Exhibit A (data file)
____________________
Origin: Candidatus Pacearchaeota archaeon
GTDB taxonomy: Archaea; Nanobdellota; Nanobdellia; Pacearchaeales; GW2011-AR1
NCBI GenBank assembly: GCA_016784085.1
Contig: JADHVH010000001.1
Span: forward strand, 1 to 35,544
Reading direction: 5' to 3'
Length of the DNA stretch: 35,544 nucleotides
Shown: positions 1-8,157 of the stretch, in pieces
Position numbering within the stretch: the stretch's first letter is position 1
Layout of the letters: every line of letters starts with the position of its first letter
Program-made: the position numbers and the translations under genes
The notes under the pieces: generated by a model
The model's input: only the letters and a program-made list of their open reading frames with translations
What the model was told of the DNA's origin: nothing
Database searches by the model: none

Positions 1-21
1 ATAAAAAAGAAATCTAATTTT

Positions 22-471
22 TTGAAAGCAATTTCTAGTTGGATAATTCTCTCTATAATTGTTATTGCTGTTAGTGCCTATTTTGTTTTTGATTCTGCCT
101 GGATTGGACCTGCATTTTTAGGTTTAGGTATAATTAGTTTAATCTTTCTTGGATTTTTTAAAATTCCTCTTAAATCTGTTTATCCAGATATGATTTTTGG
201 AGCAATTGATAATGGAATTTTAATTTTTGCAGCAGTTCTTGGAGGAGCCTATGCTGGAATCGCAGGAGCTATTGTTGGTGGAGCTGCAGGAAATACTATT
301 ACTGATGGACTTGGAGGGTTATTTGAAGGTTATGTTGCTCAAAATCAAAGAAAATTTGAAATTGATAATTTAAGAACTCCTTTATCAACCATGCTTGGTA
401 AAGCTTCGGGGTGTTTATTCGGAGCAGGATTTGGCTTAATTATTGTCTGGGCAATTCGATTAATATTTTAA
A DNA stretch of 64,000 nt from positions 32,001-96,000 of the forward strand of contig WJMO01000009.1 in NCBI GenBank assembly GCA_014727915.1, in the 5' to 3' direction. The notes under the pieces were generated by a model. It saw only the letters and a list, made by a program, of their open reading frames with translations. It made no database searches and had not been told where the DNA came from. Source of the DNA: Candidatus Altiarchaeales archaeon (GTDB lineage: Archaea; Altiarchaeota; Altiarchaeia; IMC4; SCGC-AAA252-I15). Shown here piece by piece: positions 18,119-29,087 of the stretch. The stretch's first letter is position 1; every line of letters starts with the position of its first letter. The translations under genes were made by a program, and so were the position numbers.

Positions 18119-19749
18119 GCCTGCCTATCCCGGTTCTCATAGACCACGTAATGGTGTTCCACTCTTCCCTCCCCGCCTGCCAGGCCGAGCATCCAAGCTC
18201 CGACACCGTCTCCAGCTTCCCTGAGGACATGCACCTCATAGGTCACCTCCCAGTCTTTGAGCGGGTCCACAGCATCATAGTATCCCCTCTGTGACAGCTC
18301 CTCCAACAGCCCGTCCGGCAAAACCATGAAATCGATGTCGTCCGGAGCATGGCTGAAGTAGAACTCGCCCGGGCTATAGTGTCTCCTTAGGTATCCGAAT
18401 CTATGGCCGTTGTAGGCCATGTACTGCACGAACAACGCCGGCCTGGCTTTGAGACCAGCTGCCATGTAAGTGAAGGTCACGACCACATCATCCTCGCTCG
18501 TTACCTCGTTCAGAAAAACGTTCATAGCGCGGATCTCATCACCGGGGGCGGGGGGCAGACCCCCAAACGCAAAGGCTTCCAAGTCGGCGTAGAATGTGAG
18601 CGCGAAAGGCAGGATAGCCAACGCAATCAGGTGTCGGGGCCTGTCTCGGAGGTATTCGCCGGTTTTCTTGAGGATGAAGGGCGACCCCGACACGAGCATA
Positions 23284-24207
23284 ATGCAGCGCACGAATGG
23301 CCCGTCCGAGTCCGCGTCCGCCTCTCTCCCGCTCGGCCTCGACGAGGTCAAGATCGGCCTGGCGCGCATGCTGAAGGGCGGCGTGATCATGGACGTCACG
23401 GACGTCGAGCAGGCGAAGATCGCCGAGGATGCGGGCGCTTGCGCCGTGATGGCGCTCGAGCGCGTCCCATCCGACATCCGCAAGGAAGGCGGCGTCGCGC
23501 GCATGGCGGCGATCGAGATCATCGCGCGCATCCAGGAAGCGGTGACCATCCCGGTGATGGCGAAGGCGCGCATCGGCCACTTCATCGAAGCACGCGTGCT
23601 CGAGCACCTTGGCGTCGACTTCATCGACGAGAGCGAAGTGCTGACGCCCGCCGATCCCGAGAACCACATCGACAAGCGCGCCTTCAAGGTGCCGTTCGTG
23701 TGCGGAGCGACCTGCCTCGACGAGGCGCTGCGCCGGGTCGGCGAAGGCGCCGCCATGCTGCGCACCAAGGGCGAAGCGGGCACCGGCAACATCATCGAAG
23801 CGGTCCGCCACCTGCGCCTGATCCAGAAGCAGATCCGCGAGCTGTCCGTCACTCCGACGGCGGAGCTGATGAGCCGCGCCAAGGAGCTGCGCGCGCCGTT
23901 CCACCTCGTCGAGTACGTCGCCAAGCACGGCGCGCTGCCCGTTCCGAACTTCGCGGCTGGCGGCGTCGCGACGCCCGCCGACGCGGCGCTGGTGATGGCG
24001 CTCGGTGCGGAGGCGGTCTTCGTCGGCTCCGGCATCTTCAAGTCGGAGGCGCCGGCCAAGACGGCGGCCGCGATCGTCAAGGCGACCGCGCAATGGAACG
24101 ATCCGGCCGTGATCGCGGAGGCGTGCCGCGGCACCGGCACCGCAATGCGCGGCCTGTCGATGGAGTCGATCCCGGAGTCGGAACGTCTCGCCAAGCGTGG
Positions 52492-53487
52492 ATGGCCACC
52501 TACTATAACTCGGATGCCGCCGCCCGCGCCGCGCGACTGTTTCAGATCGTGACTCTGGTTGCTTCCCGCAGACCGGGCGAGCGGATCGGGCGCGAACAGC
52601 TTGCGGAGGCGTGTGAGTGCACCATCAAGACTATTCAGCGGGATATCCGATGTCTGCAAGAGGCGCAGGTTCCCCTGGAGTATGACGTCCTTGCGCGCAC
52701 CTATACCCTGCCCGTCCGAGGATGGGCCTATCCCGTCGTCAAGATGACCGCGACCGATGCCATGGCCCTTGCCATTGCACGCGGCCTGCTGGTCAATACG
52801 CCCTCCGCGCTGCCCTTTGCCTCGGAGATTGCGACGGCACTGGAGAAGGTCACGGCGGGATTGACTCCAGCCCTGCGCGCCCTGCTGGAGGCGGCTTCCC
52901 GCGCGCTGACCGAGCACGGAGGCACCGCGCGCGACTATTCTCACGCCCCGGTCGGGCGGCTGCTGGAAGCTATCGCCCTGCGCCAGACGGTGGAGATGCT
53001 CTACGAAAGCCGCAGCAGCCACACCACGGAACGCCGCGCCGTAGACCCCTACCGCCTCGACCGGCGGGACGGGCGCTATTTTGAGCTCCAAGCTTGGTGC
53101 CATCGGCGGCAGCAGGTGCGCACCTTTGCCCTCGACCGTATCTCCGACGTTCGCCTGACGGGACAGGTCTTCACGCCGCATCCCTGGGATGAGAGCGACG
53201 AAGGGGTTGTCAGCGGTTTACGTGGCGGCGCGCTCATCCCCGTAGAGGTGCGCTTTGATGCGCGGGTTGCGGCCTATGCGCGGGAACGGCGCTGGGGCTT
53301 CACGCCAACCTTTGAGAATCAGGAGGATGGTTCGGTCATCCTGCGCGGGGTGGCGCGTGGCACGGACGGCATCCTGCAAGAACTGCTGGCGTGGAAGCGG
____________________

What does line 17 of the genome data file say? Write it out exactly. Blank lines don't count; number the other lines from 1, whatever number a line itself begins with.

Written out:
1 ATAAAAAAGAAATCTAATTTT